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Graduate Research on Grapes Featured in Wine Trade Magazine

Plant Sciences Ph.D. student John Stenger’s research on cold-hardy grape cultivars was featured in an article in the Vineyard & Winery Management Magazine’s March/April 2015 issue. NDSU high-value crops project leader and professor Dr. Harlene Hatterman-Valenti oversees Stenger’s research.
Graduate Research on Grapes Featured in Wine Trade Magazine

John Stenger

The following article was written by Mark Ganchiff and Danny Wood and published in the Vineyard & Winery Management Magazine’s March/April 2015 issue (www.vwmmedia.com). The article is reprinted here with permission.

If you were a grapegrower arriving in the United States in the 1800s, the northern areas of the country would have seemed like a promising region for viticulture. The 45th parallel, which runs through several of the great grapegrowing regions of Europe, cuts through a wide swath of the northern U.S. and Canada.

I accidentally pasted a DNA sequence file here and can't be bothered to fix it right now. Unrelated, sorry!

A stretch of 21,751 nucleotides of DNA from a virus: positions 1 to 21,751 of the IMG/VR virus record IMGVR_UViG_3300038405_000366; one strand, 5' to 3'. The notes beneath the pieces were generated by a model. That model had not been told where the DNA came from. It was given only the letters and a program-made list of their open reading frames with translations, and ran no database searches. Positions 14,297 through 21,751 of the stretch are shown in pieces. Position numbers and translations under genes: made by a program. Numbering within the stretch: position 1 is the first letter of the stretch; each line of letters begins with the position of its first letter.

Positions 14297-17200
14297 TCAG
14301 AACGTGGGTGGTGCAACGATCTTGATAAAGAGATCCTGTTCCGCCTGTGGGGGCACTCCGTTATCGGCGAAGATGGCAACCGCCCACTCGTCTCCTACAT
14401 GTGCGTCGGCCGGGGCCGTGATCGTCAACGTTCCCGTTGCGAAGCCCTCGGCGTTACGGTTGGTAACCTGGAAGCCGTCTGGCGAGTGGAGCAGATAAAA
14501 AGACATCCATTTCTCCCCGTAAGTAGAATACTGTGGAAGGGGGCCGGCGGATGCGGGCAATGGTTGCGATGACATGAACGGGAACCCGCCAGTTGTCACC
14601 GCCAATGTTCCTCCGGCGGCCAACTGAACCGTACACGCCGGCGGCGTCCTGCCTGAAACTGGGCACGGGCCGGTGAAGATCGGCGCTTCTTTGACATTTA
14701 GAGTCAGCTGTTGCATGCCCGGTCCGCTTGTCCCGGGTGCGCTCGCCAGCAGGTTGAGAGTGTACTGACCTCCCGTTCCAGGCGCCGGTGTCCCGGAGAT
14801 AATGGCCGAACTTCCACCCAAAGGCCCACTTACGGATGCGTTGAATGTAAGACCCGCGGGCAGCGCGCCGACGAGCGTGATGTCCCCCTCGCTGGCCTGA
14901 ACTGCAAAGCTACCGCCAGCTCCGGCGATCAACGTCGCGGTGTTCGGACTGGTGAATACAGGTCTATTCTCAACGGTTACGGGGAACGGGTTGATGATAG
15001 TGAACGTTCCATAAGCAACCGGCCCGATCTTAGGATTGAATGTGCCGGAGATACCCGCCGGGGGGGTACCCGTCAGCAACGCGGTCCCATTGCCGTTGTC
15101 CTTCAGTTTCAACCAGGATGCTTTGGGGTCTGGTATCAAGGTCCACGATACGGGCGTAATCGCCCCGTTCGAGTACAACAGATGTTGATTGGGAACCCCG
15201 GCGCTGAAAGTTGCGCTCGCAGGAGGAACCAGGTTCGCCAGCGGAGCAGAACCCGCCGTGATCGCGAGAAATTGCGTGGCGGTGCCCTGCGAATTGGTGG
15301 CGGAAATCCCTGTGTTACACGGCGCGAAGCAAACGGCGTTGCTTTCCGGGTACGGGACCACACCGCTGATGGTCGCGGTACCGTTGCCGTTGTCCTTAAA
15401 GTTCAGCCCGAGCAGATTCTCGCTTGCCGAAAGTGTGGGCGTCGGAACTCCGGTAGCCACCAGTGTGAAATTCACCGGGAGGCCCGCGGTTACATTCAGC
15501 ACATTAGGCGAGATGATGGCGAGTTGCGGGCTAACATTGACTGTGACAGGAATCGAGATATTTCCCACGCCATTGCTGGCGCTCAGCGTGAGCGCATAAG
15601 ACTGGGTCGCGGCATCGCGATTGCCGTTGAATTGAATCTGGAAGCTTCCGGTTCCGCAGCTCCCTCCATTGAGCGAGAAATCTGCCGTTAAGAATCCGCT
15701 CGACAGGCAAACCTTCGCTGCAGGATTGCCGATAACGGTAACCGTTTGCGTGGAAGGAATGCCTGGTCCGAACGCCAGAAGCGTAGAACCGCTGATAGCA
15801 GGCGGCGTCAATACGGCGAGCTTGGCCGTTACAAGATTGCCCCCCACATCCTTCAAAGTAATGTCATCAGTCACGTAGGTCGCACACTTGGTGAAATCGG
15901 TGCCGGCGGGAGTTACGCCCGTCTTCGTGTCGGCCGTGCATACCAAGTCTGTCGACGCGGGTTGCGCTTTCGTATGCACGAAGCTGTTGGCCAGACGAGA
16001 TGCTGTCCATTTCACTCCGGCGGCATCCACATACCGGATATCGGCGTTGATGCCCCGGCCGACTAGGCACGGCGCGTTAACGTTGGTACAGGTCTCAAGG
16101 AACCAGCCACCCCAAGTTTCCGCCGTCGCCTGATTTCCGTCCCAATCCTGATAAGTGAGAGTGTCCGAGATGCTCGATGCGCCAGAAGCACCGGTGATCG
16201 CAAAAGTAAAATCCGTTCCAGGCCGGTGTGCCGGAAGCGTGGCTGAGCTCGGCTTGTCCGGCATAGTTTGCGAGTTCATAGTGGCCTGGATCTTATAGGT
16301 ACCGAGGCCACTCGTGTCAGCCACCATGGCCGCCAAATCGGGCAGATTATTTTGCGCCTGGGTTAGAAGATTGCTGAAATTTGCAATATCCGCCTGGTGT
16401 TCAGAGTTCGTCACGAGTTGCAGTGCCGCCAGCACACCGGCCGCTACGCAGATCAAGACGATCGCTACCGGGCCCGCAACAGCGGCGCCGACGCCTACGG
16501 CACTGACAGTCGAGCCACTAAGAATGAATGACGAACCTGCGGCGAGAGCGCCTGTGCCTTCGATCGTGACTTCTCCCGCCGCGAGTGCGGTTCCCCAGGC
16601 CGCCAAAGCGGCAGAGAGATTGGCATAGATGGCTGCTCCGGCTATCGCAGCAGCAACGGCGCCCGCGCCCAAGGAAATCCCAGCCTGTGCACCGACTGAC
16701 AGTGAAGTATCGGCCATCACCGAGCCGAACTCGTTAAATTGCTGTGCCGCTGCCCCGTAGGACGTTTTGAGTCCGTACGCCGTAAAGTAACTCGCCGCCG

But the area halfway between the North Pole and the equator is much colder in North America than in Europe. As a result, growing wine grapes commercially in USDA growing zones 4 and 5 has always been a dicey proposition. Growing them farther north in Minnesota and North Dakota was a near impossibility.

Now, through the combined efforts of a new generation of breeders, private and at universities, new cold-hardy wine grapes are being commercially developed and released. These new varieties are revolutionizing viticulture in areas that cannot reliably grow vinifera grapes, and pushing hybrid grapes to new levels of wine quality.